Development of a questionnaire to measure quality of life in families with a child with food allergy

J Allergy Clin Immunol. 2004 Nov;114(5):1159-63. doi: 10.1016/j.jaci.2004.08.007.


Background: Food allergy is potentially severe, affects approximately 5% of children, and requires numerous measures for food avoidance to maintain health. The effect of this disease on health-related quality of life (HRQL) has been documented by using generic instruments, but no disease-specific instrument is available.

Objective: To create a validated, food allergy-specific HRQL instrument to measure parental burden associated with having a child with food allergy: the Food Allergy Quality of Life-Parental Burden questionnaire.

Methods: After identification of 74 items affecting families with children with food allergy, 88 families were approached for effect scoring. Final items were generated by score results, elimination of redundancies, and content review. Resulting high-effect areas were queried for validation with a 7-point Likert scale. A final instrument including 17 items and 2 expectation of outcome questions was distributed to 352 families for validation.

Results: Areas of effect included family/social activities (restaurant meals, social activities, child care, vacation), school, time for meal preparation, health concerns, and emotional issues. Validation steps showed strong internal validity (Cronbach alpha, 0.95) and good correlation with expectation of outcome questions ( r = 0.412; P < .01) and scores on a generic HRQL instrument, the Children's Health Questionnaire-PF50 ( r = -0.36 to -0.4; P < .01). The instrument showed the ability to discriminate by disease burden: parents whose children had multiple (>2) food allergies were more affected than parents whose children had fewer allergies (scores, 3.1 vs 2.6; P < .001).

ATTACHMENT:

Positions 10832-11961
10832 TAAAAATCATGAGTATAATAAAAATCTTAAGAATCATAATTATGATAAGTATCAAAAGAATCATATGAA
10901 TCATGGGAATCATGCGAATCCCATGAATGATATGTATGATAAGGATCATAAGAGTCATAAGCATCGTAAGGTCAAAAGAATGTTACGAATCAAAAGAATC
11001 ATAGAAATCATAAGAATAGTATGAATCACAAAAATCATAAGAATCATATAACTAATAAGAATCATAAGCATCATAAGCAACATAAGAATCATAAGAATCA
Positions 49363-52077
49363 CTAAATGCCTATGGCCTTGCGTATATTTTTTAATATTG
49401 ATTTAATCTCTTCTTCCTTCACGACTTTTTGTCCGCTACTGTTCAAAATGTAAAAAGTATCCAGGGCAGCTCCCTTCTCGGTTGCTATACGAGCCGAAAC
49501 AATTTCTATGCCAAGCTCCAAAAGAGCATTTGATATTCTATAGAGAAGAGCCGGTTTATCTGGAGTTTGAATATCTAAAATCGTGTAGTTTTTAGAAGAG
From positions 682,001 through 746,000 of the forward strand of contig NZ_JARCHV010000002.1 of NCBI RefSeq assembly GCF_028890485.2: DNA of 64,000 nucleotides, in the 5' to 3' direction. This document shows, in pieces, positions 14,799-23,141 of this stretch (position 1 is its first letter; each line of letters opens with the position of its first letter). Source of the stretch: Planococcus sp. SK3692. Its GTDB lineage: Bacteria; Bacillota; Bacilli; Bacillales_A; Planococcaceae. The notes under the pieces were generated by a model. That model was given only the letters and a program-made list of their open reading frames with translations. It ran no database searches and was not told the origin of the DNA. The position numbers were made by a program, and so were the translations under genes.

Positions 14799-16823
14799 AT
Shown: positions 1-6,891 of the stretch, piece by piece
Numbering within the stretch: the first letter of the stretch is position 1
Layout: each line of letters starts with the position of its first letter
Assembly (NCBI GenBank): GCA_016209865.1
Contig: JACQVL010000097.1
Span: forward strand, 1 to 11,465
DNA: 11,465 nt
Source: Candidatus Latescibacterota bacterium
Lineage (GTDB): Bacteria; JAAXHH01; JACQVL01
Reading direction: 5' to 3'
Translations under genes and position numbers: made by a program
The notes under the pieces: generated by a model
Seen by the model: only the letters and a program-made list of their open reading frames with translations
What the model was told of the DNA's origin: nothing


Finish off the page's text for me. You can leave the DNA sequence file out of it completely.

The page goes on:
Conclusions: The Food Allergy Quality of Life-Parental Burden demonstrates strong internal and cross-sectional validity. Its discriminative ability suggests that it will be a useful tool to measure outcomes in treatment studies of food allergy for children.

Publication types

  • Research Support, Non-U.S. Gov't
  • Research Support, U.S. Gov't, P.H.S.

MeSH terms

  • Adolescent
  • Child
  • Child, Preschool
  • Family
  • Female
  • Food Hypersensitivity / psychology*
  • Humans
  • Male
  • Quality of Life*
  • Surveys and Questionnaires